In conclusion, it is better to put the netting in the waste bin. This makes it possible for the metallic parts within the netting to be recovered from the ash in the incinerator. Then it can be reused.
Misconception 4: Metal, actually not that bad
Tin cans are polluting and cheap. But is that actually the case? People often see tin cans as an ugly and cheap option for packaging. Besides this, people also see metallic packaging as polluting. This causes companies and brands to use less sustainable packaging materials to create a more sustainable image. For example, by replacing metal with cardboard.
The introduction began about tin cans, and this part continues it. Because why is metal so easily recyclable? This is mostly due to a unique property of metals; they’re magnetic. There is an important difference between metals, which are ferro- and non-ferro metals. Ferro metals are magnetic and non-ferro metals are not. This difference influences the method of recycling.
When metal enters the waste stream it eventually goes to the incinerator. After incineration, all that remains in the ash is the metal. A large amount of this metal gets retained, but on average about 17% of the material gets lost due to oxidation. Besides the waste stream there is also another method of recycling that returns a higher amount of metal. Sadly, this method is only suitable for non-ferro metals, like aluminum.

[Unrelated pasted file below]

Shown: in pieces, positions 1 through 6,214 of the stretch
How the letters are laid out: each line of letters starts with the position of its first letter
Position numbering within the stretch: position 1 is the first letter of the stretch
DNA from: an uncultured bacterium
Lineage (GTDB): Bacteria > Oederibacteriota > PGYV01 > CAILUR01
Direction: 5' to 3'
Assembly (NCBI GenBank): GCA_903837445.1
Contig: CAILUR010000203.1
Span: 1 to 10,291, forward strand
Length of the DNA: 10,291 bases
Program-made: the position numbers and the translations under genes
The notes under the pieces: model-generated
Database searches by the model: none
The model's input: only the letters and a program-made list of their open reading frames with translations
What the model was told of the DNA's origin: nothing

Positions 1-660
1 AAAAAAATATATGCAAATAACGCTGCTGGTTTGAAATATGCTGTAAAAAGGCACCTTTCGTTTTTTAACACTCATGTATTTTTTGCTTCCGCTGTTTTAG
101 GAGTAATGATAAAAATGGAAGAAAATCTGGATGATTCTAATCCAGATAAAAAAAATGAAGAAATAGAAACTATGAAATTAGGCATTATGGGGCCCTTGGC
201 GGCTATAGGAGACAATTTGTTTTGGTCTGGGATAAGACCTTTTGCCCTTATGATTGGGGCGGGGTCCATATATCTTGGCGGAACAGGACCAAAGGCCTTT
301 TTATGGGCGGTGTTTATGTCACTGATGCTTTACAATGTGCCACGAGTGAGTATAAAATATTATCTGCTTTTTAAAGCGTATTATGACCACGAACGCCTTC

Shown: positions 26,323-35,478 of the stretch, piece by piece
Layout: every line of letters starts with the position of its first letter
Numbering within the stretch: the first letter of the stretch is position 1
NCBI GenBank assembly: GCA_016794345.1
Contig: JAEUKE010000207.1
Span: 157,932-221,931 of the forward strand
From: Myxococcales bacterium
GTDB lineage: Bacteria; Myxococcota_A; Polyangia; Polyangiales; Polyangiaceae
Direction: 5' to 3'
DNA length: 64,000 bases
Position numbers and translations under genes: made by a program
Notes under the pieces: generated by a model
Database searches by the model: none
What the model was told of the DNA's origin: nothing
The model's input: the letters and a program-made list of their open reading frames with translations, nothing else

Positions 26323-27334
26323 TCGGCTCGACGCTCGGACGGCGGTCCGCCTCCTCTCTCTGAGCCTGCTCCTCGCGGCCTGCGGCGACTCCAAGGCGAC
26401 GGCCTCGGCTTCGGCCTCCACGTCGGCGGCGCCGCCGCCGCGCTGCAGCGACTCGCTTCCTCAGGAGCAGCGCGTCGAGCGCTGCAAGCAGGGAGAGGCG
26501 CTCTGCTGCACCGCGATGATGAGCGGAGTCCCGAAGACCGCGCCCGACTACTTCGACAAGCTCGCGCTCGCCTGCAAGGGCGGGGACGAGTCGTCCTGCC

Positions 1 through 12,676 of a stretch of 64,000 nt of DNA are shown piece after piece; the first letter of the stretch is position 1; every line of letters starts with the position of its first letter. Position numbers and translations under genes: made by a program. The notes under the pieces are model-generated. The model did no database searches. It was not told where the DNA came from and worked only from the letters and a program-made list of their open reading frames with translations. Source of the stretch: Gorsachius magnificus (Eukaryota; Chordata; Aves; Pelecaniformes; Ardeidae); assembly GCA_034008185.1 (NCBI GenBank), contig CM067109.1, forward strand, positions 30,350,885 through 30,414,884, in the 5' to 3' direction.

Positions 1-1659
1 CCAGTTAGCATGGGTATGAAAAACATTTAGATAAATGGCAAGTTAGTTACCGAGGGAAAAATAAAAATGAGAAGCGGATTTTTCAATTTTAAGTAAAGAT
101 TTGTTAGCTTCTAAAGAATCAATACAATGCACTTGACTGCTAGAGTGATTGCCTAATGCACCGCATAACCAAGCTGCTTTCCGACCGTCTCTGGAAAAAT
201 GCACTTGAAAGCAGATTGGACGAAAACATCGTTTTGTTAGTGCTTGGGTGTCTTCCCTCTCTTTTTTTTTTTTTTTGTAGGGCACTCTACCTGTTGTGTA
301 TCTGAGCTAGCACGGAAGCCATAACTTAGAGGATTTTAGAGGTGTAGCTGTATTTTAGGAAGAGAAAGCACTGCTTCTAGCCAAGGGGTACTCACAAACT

By using a phenomenon called the ‘Eddy Current,’ non-ferro metals can temporarily turn magnetic by the use of electric currents. This is set up in a specific way so that the aluminum literally gets shot off of a conveyor belt and separated from the non-metallic waste. This causes the metal to end up on a different conveyor-belt, which makes it possible for 100% of the metal to be retained.
This is why tin cans are actually really sustainable and well recyclable. You can regain a lot of the metal with current recycling methods. That’s why Dilmah also makes use of this wonderful material in the t-Series tin cans. The material is of course easily re-usable by refilling the tin cans with refill bags. These refill bags are made from aluminum, thus making them recyclable as well. However, not as well as the tin cans themselves. In the metal recycling process there is a general rule, “The thinner the metal, the less recyclable it is.”